The Supreme Court ruled recently that “there is no fundamental right which inheres in an individual to claim reservation in promotion”, and that “no mandamus can be issued by the court directing the state government to provide reservations”. So, have reservations been interpreted in the spirit of Articles 14,15 and 16(4)—the last specifically dealing with the right to equality of opportunity in employment? How have entitlements as justiciable fundamental rights and non-justiciable directive principles been interpreted juridically over the years? Can directive principles impose an obligation on the State to realise the citizen’s entitlements, thus giving the Constitution, as Babasaheb Ambedkar held, a transformative potential? Are fundamental rights discretionary, as this Supreme Court verdict suggests, and hence the State has no obligations? Underlying the verdict are ideas of ‘merit’ and ‘efficiency’, a social debate finding interpretations in varied juridical pronouncements going back to the 1960s, and which gained strength in the discourse around anti-Mandal Commission agitations. It pits individual mobility against class entitlements (of scheduled castes, in this case) and the State’s need to identity ‘legitimate claimants’. The verdict also said there is no justiciable right or constitutional duty to provide reservations, thereby reducing substantial equality to formal equality against the spirit of the Constitution.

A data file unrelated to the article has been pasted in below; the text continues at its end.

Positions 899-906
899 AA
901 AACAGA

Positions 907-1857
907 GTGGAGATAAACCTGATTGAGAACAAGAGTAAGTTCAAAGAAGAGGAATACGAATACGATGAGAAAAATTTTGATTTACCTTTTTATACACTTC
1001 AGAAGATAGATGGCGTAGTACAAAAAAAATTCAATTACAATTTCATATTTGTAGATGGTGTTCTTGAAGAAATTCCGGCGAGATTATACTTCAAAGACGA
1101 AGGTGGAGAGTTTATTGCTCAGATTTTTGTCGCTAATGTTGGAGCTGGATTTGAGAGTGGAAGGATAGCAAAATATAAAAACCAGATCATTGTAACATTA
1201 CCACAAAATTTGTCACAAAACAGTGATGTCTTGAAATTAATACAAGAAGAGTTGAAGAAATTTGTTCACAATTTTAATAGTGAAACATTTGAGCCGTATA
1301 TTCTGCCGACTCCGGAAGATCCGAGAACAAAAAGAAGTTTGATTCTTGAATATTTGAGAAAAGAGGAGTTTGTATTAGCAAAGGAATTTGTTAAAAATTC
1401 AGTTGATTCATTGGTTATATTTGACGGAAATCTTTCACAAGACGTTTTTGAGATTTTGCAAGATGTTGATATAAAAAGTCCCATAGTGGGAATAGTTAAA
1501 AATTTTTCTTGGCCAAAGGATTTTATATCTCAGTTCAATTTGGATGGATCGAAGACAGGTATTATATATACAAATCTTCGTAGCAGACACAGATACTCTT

There has been a steady erosion of fundamental rights and constitutional principles by varied judgments on reservations. For example, a five-judge constitution bench in the M. Nagraj case (2006) held that states were bound to provide quantifiable data on backwardness of scheduled castes and scheduled tribes, inadequate representation in government jobs and overall administrative efficiency before providing quota in promotions. Various state governments sought reconsideration by a larger bench as the verdict placed unnecessary conditions overlooking the stigma of caste and presumed backwardness. One of those who opposed quota in promotions argued that the presumption of backwardness vanishes once someone joins government service, and that quota can be continued for class IV and III services, but not for higher services. Turning down an appeal by the Centre, the Supreme Court in September 2018 upheld its 2006 order that said quota in promotions was not mandatory in public sector jobs. The court asked why the idea of ‘creamy layer’ used for OBCs could not be applied to deny quota in promotion to the ‘affluent’ among SCs/ STs. There was an assumption that these communities are not entitled to social mobility, and that social mobility meant discriminatory attitudes did not persist.